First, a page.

After learning about the conflict between Stop & Shop and its unionized workers, Mission Hill resident Julia Moyko expressed concern. Moyko said she would have to find another supermarket in the event of a strike.

Some residents are completely dependent on the store, relying on the market as their primary source of groceries. Northeastern second-year student Lucas Denzin, a mechanical engineering major, visits the store four times a week.

“I like it. They have everything I need, it’s a big store. I don’t think, if it went out of business, it would be devastating to my life, but it definitely would be an inconvenience,” Denzin said.

A main point in the negotiations is UFCW’s insistence on “fair” wages. Due to intense disagreements on salary, health care and pensions, all five labor unions have voted to approve the strike. If the company cannot settle the disputes, strikes are likely to follow. Nevertheless, Stop & Shop’s statement expressed a commitment to updating workers’ contracts.

“This week Stop & Shop put new, substantially enhanced comprehensive offers on the table. Our latest offer includes: Across-the-board pay increases; Excellent, affordable health care benefits for eligible associates … and increased company contributions to the UFCW’s national defined benefit pension fund for full- and part-time associates,” the statement said.

Many residents empathized with Stop & Shop employees. While Stop & Shop’s website highlights a higher average wage for their clerks, residents like Mariah Soulignavong spoke to the importance of respecting workers. For Soulignavong, fair wages are essential.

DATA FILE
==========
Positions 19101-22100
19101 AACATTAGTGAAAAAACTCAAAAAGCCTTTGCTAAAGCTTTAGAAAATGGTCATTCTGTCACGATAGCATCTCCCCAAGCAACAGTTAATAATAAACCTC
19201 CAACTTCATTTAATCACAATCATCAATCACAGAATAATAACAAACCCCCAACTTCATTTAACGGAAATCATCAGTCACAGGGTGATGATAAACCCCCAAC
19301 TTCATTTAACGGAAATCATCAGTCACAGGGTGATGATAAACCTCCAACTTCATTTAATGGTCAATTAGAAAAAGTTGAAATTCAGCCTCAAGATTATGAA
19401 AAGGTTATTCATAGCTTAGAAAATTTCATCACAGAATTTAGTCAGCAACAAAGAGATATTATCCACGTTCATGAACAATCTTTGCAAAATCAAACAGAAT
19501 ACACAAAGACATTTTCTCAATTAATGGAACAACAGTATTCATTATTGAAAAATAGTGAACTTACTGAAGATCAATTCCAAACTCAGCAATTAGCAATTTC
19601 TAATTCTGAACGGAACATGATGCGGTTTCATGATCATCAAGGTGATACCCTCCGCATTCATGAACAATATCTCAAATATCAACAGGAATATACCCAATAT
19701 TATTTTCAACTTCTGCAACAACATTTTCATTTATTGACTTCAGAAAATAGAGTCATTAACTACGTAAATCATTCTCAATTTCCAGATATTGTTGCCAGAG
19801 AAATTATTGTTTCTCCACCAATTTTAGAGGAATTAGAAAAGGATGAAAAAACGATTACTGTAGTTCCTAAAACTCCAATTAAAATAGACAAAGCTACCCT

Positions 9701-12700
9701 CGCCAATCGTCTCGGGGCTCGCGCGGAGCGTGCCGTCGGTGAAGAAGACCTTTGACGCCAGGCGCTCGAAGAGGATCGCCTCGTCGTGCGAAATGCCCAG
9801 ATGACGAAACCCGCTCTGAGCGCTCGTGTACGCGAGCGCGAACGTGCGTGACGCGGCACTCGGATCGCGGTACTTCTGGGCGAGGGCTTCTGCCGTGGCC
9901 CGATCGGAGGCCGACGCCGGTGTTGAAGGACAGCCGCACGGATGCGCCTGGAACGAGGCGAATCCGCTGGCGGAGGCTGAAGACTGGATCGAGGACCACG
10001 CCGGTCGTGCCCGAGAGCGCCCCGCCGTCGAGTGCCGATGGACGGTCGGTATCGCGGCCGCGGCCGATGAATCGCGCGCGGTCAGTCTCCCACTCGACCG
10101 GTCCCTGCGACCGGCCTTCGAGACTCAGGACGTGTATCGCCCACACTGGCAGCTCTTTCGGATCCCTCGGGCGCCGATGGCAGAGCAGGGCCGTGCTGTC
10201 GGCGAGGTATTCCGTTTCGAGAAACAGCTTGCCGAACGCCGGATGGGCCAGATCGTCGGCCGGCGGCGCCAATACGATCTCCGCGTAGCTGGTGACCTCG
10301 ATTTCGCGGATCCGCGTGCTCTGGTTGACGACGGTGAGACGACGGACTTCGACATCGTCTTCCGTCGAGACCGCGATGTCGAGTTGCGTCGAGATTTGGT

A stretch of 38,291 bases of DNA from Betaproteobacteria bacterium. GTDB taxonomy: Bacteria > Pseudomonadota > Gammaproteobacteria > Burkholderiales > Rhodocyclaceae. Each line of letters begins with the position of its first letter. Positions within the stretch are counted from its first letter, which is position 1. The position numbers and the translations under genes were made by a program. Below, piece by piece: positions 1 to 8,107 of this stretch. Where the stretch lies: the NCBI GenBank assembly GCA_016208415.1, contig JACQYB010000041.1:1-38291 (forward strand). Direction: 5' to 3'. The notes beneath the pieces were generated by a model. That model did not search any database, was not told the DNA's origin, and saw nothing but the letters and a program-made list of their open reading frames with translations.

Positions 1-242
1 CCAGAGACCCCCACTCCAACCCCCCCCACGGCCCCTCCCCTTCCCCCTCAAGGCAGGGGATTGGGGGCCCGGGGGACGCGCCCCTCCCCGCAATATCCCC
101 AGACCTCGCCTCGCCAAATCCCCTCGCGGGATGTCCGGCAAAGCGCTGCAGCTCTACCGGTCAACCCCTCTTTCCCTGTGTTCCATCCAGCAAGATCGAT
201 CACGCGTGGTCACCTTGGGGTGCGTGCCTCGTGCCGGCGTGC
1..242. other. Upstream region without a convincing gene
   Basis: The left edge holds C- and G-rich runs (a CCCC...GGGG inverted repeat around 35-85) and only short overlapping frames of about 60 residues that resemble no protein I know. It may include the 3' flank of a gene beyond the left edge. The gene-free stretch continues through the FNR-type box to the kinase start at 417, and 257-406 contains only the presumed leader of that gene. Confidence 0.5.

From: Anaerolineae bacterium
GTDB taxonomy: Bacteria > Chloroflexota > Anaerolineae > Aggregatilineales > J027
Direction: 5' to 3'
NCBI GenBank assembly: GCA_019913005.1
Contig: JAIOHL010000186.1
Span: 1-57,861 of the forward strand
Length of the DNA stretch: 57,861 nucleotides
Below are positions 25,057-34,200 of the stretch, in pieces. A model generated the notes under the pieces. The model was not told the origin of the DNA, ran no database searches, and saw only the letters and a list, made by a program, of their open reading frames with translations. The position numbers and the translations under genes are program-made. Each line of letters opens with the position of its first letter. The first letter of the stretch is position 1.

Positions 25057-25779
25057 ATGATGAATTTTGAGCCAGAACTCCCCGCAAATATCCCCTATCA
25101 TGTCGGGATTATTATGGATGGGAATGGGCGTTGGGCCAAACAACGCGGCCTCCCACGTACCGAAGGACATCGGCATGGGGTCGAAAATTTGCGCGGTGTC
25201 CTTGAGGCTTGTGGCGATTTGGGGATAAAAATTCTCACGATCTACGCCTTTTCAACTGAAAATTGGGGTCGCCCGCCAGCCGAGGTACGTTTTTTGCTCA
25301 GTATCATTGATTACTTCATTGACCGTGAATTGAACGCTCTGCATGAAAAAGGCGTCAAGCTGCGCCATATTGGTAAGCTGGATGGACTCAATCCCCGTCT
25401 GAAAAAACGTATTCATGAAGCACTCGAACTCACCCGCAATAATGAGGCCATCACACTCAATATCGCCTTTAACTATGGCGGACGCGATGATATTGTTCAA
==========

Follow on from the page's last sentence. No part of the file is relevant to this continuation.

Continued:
“I think that a lot of times we forget about the people that rely on these types of jobs to make it through, and we take it for granted,” Soulignavong said. “I’ve worked in the back offices for some of these types of places, and you don’t know the downstream impacts [of the salaries], especially if people don’t work, they don’t have enough money, they go to other places, so I just think it just brings up the poverty line when you raise the minimum wage.”

Bollen said he is committed to fulfilling these goals and improving the wages of the workers.

“We’re not greedy,” Bollen said. “We’re not asking for tremendously high wage increases. We’re asking for reasonable wage increases, and so far they have not put that on the table.”

Joe Monteiro, a third-year year civil engineering major at Northeastern, worked for Stop & Shop in high school. His experience was partly positive, but often the store was crowded and hectic. On Sunday afternoons, the store transformed into a frenzy of frantic customers.

“A lot of times it was understaffed, because the managers were always trying to save money, so they would hire less workers than they would need,” Monteiro said, “But then they’d get rushes, so then they wouldn’t have enough people at the front end to ring people out. It used to be a zoo on busy times.”

Monteiro said the job was fairly straightforward despite these concerns.

“The wages were fine for what I did,” Monteiro said. “I did not have to do that much hard work.”

As of now, no agreement has been reached. In some stores, protests have already taken place. If the strike occurs, picket lines may surround the stores, forcing customers to cut through the picketers for their gallon of milk and morning cereal.

Talks are scheduled to resume Wednesday, and may continue through Thursday and Friday, Bollen said.

“If the company’s making moves, more moves in the right direction to benefit the employees and improve their standard of living, we’ll continue to talk until we finish,” Bollen said. “If they continue to play games … we’ll be striking them before Easter.”